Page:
(The Center Square) - Six states are suing the Biden administration over its plans to cancel millions of dollars in student loans.
President Joe Biden announced his plan last month to cancel $10,000 in student loans for those who meet certain income requirements and $20,000 for students who received Pell Grants who met the same requirements.
The lawsuit was filed Thursday in U.S. District Court for the Eastern District of Missouri by the attorneys general of Arkansas, Iowa, Kansas, Missouri, Nebraska and South Carolina. It accuses the Biden administration of violating federal law including "the constitutional principle of separation of powers and the Administrative Procedure Act when he skirted congressional authority to implement this policy.
"No statute permits President Biden to unilaterally relieve millions of individuals from their obligation to pay loans they voluntarily assumed," the lawsuit said. "Just months ago, the Supreme Court warned federal agencies against 'asserting highly consequential power beyond what Congress could reasonably be understood to have granted' by statute. Yet the Administration's Mass Debt Cancellation does precisely that."
Biden's claims that student loan borrowers were adversely affected by the pandemic are disingenuous because student loan payments were suspended, the attorneys general said in the lawsuit.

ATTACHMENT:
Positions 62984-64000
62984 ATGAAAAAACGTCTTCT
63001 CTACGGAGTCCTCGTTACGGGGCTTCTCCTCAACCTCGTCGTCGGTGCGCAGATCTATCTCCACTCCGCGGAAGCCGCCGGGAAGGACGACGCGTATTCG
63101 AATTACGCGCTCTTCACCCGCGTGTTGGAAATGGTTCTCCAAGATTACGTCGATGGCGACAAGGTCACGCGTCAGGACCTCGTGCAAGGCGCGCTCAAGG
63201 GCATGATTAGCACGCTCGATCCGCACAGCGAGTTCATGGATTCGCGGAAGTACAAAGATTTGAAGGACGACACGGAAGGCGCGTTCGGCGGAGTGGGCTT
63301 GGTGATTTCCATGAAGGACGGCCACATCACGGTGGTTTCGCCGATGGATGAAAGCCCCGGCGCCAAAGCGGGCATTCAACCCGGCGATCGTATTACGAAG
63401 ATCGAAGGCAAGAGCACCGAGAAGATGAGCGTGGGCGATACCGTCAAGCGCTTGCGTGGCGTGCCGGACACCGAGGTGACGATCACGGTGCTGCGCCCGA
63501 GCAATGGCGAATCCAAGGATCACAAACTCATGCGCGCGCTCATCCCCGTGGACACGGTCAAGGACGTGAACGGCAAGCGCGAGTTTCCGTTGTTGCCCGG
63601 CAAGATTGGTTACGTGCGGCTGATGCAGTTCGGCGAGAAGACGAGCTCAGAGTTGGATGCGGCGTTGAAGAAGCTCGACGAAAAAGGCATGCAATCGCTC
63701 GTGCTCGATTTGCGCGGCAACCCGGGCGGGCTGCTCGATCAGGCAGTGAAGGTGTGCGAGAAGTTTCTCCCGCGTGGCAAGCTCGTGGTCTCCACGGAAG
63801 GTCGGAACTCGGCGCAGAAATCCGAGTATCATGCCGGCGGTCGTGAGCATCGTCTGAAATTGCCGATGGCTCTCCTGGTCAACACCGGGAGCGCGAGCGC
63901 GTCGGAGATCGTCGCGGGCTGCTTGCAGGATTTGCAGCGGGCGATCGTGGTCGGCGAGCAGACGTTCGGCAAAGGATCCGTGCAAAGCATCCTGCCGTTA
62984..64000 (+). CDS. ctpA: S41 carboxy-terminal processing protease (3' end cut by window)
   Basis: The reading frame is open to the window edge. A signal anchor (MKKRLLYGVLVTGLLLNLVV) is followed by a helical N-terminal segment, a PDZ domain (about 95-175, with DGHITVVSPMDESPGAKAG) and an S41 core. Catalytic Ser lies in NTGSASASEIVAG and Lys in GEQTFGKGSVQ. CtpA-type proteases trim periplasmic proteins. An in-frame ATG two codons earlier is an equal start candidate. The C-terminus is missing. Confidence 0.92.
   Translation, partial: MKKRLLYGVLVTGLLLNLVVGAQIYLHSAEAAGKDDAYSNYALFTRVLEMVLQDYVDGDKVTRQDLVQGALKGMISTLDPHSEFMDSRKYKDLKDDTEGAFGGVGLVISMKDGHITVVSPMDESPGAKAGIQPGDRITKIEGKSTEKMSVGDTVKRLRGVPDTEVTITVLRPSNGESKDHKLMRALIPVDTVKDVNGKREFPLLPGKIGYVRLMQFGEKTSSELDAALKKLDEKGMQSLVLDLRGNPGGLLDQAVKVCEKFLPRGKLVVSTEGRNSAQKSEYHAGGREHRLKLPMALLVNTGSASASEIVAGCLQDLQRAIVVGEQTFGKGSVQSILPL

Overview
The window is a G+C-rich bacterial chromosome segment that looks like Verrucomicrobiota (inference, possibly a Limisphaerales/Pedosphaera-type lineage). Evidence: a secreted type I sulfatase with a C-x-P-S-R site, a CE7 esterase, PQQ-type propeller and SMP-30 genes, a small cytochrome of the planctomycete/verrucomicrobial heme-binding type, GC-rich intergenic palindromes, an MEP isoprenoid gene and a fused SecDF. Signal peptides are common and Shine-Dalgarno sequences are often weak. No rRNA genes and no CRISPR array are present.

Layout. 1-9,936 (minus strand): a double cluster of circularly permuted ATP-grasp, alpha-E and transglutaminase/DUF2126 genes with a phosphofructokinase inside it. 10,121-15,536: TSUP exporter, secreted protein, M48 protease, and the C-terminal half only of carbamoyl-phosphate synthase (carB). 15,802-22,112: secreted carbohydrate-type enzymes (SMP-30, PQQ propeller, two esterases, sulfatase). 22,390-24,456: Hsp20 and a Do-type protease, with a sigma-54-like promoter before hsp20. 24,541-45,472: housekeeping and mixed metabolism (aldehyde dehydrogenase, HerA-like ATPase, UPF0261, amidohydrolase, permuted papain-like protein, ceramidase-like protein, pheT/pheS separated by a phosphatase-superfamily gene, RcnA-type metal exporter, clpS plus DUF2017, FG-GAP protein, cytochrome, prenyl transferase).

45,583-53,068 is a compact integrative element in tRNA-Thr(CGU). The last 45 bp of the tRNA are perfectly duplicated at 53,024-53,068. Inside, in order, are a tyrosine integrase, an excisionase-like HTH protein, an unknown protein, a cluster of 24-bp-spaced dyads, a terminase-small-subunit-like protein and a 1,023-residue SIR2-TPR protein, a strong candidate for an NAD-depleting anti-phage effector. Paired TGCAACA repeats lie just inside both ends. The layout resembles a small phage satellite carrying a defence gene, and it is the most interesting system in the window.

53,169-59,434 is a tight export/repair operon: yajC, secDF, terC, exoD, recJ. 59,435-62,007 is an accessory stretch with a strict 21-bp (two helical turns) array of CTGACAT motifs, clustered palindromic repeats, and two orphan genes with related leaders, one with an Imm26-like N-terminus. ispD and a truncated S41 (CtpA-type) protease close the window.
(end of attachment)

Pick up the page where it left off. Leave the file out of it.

"Since most borrowers during the pandemic missed no payments (because none were due), and most borrowers during the pandemic accrued no interest (because the interest rate has been 0 percent), and credit reporting bureaus during the pandemic have been reporting student loans as being on time and the underlying loans as being current (acting to increase an individual's credit score), there is no pandemic-caused harm in relation to most borrowers' student loans," the attorneys general said. "In fact, 80 percent of all student loan borrowers saw their credit scores increase during the pandemic, with the largest increases among borrowers with delinquent loans at the beginning of the pandemic."
The attorneys general are asking the court to cancel the student loan forgiveness plan on the grounds it violates the separation of powers under the U.S. Constitution and the Administration Procedure Act.
"President Biden's unlawful political play puts the self-wrought college-loan debt on the backs of millions of hardworking Americans who are struggling to pay their utility bills and home loans in the midst of Biden's inflation," Arkansas Attorney General Leslie Rutledge said in a statement. "President Biden does not have the power to arbitrarily erase the college debt of adults who chose to take out those loans."